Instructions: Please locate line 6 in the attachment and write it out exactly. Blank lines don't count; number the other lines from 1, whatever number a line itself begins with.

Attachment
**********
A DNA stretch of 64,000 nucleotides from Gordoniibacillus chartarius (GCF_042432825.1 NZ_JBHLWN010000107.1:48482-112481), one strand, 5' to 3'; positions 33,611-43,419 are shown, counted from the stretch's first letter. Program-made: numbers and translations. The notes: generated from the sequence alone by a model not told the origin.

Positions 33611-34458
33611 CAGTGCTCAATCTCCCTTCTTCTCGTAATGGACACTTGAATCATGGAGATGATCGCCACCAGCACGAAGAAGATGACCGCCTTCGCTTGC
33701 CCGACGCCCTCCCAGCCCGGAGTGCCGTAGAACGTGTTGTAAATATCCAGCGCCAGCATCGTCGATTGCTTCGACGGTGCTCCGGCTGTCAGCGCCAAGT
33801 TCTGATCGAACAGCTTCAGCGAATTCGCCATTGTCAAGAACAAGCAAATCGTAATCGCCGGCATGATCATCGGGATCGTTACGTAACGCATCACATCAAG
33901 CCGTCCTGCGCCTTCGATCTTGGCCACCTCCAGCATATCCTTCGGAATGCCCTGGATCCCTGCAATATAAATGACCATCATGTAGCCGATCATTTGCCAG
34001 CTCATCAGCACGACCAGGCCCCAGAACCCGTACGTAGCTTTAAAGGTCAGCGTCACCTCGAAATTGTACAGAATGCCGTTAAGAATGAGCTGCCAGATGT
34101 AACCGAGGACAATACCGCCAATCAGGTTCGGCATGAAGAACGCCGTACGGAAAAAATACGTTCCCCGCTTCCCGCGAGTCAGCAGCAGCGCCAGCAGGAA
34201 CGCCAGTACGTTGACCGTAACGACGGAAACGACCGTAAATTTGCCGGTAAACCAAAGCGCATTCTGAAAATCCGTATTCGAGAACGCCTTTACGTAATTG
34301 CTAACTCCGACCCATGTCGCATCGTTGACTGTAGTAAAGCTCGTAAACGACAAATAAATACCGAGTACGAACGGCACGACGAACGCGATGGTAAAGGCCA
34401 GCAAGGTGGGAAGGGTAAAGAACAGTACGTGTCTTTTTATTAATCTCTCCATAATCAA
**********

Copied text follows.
33901 CCGTCCTGCGCCTTCGATCTTGGCCACCTCCAGCATATCCTTCGGAATGCCCTGGATCCCTGCAATATAAATGACCATCATGTAGCCGATCATTTGCCAG